Short summary of the project.

This project entails the realization of a large-scale Land-Art Sculpture that in sinergy with the NASA Indigenous community from Cauca, we have named ‘LA MINGA ESPIRAL’. This call for a massive gathering is commonly called “La Minga”, which means ‘a collective work towards a common objective’. The intention of this project is to deploy this social and political dispositive as a mobilizing human force, working this time towards the realization of a large-scale social sculpture. Taking for reference the ancestral geometry of Indigenous imaginary, the practice of this large-scale sculpture resonates with the Nazca’s Geoglyphs in South Peru. On this occasion, the excavation and construction of the Sculpture will take place in a sacred Indigenous territory of the Colombian land, to operate as ritual space for the community in the future. Through the project “La Minga Espiral” we wish to knit from this conception of art, a dynamic facing the urgency of a new Ecological paradigm.

‘Dancing with the wind to summon the Rain.’

One of the ceremonies of the NASA community, is to summon the rain by entering into a conversation with it through a repertory of collective actions. It entails a relational mode of thinking that the contemporary anthropologist Eduardo Viveiros de Castro describes as the opposite dynamic of objectification in Western dialectics, a system that works through personification, a space in where “jaguars and men were still the same”, a space in where talking to the thunder is talking to a person, a space in where ‘becoming jaguar’ is not a metaphor.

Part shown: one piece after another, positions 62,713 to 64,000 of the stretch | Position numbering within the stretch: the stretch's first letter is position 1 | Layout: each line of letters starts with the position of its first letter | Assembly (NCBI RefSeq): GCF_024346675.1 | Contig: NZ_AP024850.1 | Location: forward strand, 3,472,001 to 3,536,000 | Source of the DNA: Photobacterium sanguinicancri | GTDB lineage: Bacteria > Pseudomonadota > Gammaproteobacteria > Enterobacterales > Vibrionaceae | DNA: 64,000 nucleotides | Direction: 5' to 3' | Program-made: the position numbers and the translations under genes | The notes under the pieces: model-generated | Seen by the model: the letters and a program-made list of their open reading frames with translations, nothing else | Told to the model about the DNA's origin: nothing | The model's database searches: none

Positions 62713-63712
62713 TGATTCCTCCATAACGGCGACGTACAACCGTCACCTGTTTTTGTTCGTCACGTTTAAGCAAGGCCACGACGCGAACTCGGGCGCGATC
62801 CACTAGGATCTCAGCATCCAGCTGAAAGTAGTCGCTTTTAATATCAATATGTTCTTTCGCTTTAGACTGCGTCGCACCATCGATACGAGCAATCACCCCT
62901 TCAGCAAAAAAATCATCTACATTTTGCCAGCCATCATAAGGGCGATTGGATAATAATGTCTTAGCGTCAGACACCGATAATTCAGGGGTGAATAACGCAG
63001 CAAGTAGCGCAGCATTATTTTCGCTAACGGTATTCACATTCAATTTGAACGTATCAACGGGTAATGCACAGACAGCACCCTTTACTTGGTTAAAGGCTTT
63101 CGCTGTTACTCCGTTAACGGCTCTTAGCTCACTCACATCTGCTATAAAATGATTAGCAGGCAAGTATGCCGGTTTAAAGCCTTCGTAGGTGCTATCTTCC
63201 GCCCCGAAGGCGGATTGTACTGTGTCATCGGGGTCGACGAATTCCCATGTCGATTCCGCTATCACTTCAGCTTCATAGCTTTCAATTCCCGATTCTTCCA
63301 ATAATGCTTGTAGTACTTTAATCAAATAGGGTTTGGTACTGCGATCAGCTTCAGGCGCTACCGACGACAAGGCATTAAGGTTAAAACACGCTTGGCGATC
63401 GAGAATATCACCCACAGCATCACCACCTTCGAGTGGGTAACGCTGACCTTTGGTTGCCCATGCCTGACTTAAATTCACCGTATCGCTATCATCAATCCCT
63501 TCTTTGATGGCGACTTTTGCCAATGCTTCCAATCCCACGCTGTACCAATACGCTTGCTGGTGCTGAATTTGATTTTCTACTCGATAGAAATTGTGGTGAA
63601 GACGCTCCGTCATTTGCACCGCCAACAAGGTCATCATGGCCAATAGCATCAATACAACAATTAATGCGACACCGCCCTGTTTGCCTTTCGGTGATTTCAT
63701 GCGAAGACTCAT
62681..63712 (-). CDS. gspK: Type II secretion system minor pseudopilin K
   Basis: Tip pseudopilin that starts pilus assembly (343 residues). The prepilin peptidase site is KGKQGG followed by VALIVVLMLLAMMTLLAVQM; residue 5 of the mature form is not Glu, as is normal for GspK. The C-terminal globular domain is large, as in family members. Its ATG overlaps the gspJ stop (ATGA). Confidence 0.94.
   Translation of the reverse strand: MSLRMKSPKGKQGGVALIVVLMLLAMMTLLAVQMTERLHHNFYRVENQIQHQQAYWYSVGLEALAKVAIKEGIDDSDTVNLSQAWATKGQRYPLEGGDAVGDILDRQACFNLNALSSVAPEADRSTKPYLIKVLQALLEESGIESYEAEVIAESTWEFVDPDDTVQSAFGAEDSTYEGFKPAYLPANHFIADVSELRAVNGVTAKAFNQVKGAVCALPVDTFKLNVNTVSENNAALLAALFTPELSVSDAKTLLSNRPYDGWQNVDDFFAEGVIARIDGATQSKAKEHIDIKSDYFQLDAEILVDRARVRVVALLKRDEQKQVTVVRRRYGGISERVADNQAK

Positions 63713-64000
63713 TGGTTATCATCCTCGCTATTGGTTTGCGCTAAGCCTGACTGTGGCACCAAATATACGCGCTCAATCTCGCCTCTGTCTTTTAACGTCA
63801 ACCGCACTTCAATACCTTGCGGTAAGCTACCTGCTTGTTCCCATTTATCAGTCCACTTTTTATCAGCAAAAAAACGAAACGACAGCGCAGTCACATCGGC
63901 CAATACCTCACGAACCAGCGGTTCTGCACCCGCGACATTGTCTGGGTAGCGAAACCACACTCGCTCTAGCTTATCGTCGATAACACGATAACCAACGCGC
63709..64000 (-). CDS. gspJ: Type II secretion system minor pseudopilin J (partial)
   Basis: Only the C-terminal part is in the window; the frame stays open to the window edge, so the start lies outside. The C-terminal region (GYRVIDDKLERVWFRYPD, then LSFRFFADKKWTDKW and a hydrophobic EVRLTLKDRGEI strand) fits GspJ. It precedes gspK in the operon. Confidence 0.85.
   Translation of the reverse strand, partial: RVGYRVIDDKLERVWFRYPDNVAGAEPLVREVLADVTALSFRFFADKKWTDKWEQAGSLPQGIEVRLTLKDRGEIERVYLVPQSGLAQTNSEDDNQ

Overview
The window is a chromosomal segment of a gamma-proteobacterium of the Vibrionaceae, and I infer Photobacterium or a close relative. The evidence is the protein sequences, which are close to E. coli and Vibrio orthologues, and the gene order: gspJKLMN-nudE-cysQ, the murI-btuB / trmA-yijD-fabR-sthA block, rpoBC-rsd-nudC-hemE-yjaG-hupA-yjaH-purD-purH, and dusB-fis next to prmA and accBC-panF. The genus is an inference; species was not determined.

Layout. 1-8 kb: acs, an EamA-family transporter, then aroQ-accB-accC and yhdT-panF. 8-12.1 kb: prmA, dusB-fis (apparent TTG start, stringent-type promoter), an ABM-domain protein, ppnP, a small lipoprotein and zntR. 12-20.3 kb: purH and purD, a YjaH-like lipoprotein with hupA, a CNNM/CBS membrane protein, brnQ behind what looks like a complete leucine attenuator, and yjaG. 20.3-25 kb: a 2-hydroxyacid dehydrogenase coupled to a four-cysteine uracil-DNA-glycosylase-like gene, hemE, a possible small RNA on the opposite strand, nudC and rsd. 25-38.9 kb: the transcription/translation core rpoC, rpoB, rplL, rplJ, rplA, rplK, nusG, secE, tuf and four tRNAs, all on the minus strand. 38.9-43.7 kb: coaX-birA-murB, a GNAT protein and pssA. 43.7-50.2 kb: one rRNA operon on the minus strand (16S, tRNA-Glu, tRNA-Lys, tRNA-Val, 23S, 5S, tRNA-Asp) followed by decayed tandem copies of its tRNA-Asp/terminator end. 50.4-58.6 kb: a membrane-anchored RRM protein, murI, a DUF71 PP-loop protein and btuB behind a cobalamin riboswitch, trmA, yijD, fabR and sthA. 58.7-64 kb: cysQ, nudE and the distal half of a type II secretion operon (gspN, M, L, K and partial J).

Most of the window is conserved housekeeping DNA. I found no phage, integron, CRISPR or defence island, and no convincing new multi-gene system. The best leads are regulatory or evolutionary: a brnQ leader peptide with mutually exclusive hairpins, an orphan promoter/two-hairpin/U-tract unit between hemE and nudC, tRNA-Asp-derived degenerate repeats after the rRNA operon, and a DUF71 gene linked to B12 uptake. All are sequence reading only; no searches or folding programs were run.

In the Amerindian context, we will explore how personification is embodied in the construction of spatial deployments, a space in where the synchronization between Cosmos and Architecture is a foundational conversation. In a more recent context, the art movement of Land Art resonates with the afore-mentioned relational model since its foundations are deployed through geological dimensions, reopening to us [now through art] the notion of the art object not being the painted image of the landscape; but the landscape itself on which we draw reality through the transformation of the landscape. How could we think what we have resolved as Art in Western culture from a decolonial prism as perspective? How to relate to those constelations without Art as frame to ressolve those questions? We could say then that the recovery of the Land is not a Museum.

The potency of this conversation within the NASA context is that there is no word for art in the NASA YUWE language, allowing us the possibility to think art without art as the movement to come.



Guardia Indígena del Cauca. Fotografía por el CRIC (Consejo Regional Indígena del Cauca)